Secret Service Protection for Presidents Research Paper

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Clearly the Secret Service is expanding it's investigative arm; in 2010 the Service established it's second overseas Electronic Crimes Task Force (ECTF), this one in London (in 2009 the Service established an ECTF in Rome, Italy). The point of the ECTF is to provide an avenue through which European and American law enforcement agencies -- along with private sector and academia -- can work together to investigate, suppress and prevent computer-related criminal activity (USSS).

Again and again in the 72-page Fiscal Year 2010 Report readers are reminded of one of the main missions of the Secret Service -- to hunt down and arrest counterfeiters. In 2010 the Secret Service -- along with local authorities -- arrested four Colombian counterfeiters (in Bogota Colombia) that had been printing U.S. currency and distributing it in the United States. Columbia is one of the most prolific producers of counterfeit American money, the report explains, and since 2001 the Secret Service has seized around $263 million in counterfeit cash in Columbia, has arrested more than 700 suspects and "suppressed" over 110 counterfeit printing plants. Also in 2010, the Secret Service established the Peruvian Counterfeit Task Force (PCTF), responding to the "marked" increase in the production and passing of counterfeit U.S. currency (USSS).

Clearly, if an individual is involved in counterfeiting, or money laundering, or in mortgage fraud -- the Secret Service has a special Mortgage Fraud Section in its Criminal Investigative Division (CID) -- it won't be long before the Secret Service catches up to that person. The Secret Service has Financial Crimes Task Forces (FCTFs) that are currently 900-members strong and are operating in 38 regions, including San Juan, Puerto Rico. Also in its 2010 report the Service lists (in bullet form) the many cyber-criminal organizations it has dismantled. Moreover, the Service is heavily involved with investigating crimes related to ATM machines, the international trafficking of stolen credit cards and identities, and other electronic crimes.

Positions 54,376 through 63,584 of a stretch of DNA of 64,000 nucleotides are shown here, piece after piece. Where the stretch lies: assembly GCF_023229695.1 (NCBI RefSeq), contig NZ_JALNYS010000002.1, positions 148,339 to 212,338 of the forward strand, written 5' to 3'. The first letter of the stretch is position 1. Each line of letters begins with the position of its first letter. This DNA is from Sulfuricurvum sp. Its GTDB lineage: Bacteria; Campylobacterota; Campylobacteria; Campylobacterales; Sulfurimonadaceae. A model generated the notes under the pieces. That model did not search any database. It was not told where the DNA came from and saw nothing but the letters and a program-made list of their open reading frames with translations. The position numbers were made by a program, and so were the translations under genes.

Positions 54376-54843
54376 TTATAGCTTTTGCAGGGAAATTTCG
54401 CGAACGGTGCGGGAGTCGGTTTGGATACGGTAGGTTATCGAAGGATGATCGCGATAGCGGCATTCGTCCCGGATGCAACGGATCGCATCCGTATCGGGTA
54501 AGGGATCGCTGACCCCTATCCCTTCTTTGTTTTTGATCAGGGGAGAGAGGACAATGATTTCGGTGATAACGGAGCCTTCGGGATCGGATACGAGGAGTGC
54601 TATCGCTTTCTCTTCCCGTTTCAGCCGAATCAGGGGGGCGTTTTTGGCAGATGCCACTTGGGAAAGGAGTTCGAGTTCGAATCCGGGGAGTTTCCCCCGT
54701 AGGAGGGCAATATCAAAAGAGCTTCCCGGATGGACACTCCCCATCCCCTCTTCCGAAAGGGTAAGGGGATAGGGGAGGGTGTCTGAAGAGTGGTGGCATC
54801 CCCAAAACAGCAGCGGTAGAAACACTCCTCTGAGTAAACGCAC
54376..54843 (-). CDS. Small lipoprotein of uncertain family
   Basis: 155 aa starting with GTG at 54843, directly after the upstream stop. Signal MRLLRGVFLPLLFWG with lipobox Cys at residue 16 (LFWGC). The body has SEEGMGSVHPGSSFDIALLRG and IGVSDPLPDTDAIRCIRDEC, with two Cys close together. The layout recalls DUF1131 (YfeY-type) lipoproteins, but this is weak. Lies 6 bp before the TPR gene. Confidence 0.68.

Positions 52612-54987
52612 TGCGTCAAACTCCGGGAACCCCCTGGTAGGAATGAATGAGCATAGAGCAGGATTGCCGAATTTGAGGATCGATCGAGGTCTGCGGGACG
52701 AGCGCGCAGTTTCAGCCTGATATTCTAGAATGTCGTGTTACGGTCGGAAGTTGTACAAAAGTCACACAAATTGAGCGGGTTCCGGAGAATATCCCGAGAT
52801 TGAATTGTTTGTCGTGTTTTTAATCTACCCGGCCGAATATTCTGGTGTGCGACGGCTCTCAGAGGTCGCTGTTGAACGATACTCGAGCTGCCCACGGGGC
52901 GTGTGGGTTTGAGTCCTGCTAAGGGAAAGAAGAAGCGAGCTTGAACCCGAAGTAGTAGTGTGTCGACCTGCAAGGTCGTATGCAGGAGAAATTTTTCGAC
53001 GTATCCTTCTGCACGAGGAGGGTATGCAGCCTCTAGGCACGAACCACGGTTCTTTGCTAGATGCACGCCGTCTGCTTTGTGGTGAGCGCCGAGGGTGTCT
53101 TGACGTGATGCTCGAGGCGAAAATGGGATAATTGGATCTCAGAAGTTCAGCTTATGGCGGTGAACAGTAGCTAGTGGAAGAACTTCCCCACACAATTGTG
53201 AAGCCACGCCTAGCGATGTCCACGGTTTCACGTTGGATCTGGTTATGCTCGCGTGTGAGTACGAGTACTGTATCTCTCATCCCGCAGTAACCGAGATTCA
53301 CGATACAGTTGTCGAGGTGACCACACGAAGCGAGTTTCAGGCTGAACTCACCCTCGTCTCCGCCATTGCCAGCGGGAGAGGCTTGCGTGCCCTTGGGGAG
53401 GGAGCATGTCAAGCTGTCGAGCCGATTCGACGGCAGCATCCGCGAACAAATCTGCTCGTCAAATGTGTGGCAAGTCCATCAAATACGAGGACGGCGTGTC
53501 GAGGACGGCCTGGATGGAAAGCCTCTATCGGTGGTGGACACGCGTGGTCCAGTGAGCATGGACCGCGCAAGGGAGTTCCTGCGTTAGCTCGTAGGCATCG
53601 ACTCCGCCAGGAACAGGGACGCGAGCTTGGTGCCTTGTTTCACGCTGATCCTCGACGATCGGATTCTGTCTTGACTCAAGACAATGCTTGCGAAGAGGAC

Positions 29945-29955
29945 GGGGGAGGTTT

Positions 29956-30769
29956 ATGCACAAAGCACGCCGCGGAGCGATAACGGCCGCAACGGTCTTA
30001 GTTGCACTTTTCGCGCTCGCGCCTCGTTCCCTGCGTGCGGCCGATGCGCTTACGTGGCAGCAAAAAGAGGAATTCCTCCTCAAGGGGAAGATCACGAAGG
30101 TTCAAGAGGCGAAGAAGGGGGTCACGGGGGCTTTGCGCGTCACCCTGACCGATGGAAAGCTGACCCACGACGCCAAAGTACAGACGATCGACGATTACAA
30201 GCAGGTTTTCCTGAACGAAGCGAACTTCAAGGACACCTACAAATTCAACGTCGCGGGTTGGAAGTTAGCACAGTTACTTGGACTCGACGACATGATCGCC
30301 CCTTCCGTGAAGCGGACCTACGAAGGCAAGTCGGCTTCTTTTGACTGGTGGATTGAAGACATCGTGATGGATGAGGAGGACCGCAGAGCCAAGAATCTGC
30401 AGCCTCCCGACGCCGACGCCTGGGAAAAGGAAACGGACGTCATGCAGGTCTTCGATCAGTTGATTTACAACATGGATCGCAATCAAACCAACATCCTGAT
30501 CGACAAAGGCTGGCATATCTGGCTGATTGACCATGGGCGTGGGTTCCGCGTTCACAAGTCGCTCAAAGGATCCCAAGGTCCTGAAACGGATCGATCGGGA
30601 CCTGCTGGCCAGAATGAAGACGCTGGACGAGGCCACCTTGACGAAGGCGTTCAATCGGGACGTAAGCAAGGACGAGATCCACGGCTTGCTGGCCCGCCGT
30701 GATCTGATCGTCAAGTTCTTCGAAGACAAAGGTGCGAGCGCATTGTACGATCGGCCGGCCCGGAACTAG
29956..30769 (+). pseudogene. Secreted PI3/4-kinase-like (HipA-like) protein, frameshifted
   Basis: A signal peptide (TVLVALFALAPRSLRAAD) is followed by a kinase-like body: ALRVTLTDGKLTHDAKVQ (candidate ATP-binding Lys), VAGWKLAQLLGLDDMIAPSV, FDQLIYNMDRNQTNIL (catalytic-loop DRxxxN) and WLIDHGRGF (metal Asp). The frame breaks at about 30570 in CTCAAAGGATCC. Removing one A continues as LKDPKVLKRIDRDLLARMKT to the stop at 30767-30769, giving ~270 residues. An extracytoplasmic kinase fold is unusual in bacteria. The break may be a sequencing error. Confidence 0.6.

The Electronic Crimes Special Agent Program (ECSAP) unit expects to have hired and trained 1,264 Level I special agents, 174 Level II special agents and 186 Level III special agents. Presently there are 30 ECSAP offices in the United States. The ECSAP was mandated by the legislation known as USA Patriot Act of 2001. The Secret Service was empowered at that time to investigate and attempt to prevent attacks on computers in critical financial infrastructures, albeit the criminals have not been shut down, as is evident from frequent news reports that vital computer systems in the government have been breached.

Secret Service Economics

The Secret Service budget for 2009 was over a billion dollars ($1,640,444); in 2010 the budget grew to $1,702,644; the president's 2011 budget proposal was $1,811,617 (Dept. Of Homeland Security). Meantime the Service is actively recruiting talent -- through advertising and by hosting what is called national diversity conferences specifically designed to recruit women, Native Americans, African-Americans, disabled people and Latinos -- and is offering a starting salary range of $43,964 to $74,891 (USSS Employment Opportunities). To be hired a person must of course be a U.S. citizen (between 21 and 37 years of age), be in excellent health and have visual acuity no worse than 20/60 correctable to 20/20 in both eyes.